Two of the UK’s biggest supermarkets have revealed they are stockpiling food in case of a “no deal” Brexit.
Both Tesco and Marks & Spencer have confirmed they are stockpiling long-life food such as packets and tins ahead of the UK leaving the EU on March 29.
M&S chief executive, Steve Rowe, admitted his company’s Brexit planning committee had “upped its ante” and had started to make a “few real choices”
“We have taken some additional long-life stuff but our food business is 70% fresh and anything that slows down will contribute to cost and waste,” Rowe said.
Meanwhile, Tesco has admitted to holding talks with suppliers as well as increasing stocks of long-life groceries, but stated it was not possible to make similar arrangements to stock up on fresh food should there be no Brexit deal, although half of the UK’s fresh food is imported.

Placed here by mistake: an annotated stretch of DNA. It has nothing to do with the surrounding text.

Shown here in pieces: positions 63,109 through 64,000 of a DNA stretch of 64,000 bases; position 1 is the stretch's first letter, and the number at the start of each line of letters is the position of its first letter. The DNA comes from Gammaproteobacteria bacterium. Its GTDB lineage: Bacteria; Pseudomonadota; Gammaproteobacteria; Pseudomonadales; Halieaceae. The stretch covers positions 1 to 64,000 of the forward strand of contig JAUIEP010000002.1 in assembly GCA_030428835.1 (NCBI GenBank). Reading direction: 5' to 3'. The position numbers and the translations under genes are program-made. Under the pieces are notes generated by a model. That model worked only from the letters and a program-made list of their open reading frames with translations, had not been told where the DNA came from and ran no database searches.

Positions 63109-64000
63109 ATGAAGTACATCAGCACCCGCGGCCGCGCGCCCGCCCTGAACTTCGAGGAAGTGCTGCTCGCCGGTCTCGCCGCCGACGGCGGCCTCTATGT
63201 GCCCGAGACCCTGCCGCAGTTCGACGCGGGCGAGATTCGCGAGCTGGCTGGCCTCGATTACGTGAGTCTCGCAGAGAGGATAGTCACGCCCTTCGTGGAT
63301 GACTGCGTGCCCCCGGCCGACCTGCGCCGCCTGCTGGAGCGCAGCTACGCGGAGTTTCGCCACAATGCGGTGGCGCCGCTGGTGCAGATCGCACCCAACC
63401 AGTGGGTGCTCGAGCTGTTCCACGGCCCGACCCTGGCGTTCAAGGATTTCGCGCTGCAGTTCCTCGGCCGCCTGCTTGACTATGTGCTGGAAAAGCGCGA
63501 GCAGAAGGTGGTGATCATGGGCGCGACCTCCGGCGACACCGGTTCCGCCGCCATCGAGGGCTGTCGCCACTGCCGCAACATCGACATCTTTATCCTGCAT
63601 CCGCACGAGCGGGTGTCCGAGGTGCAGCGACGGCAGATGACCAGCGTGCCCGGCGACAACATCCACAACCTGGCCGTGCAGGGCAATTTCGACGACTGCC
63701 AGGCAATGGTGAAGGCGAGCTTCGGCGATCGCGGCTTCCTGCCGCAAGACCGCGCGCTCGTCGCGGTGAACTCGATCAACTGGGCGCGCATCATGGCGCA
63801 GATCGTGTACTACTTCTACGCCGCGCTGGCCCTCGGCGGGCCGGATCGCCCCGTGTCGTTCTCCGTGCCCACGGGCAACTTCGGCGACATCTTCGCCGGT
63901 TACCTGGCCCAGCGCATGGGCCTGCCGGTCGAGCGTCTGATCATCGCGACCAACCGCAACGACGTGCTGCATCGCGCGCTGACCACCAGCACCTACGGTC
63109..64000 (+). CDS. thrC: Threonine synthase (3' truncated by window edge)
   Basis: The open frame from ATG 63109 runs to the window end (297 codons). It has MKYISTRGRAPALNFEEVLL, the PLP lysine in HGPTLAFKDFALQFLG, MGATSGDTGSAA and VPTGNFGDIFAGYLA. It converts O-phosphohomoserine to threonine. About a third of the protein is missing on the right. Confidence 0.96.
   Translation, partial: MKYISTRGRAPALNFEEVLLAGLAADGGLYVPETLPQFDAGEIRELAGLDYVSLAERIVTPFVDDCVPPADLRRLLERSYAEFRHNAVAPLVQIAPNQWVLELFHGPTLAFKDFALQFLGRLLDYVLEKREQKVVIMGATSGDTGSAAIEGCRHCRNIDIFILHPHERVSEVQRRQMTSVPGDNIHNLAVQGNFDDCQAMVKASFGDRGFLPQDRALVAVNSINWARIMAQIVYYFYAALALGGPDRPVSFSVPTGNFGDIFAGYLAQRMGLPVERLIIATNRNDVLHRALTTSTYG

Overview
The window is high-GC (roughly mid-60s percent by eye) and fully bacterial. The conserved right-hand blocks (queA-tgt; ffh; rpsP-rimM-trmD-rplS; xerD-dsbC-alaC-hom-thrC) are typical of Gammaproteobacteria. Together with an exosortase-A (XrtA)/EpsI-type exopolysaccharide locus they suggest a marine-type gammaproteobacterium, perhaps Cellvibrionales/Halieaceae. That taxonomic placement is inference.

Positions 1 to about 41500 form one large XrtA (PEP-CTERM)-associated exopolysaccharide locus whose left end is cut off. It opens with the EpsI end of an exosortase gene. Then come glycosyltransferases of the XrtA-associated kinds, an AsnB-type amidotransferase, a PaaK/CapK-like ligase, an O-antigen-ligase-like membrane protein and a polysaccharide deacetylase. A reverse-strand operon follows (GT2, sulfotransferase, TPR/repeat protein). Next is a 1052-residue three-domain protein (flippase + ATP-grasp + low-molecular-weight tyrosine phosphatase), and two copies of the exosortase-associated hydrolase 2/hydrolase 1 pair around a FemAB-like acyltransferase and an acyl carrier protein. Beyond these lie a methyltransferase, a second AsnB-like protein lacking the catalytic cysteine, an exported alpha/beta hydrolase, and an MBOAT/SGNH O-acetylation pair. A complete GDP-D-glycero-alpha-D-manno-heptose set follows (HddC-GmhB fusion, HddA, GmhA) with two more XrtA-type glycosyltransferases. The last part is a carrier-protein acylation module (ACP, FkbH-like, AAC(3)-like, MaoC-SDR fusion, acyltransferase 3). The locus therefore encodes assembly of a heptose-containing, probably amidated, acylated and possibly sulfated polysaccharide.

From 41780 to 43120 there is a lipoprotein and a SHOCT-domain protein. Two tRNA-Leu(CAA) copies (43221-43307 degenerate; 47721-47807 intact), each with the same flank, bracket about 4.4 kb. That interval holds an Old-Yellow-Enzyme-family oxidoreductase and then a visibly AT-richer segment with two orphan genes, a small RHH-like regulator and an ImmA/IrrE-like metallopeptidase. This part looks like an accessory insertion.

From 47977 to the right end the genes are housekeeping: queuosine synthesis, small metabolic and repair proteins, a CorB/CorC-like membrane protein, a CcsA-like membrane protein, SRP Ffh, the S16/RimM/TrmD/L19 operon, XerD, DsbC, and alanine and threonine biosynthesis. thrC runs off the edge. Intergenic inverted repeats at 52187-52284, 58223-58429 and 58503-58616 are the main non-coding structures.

“We looked at the lifecycle and production of product categories that matter most to customers and sat down with all suppliers to discuss their production capability, where they hold stock and if we can help them hold it,” said Tesco chief executive, Dave Lewis.
“It’s not possible to do that sort of thing on fresh food, so that’s where the pinch point would be if there were to be a no deal.”
It comes days after Sainsbury’s chief, Mike Coupe, said a no deal Brexit would be “hugely disruptive” because no supermarkets had the means to stockpile more than a few days’ worth of food.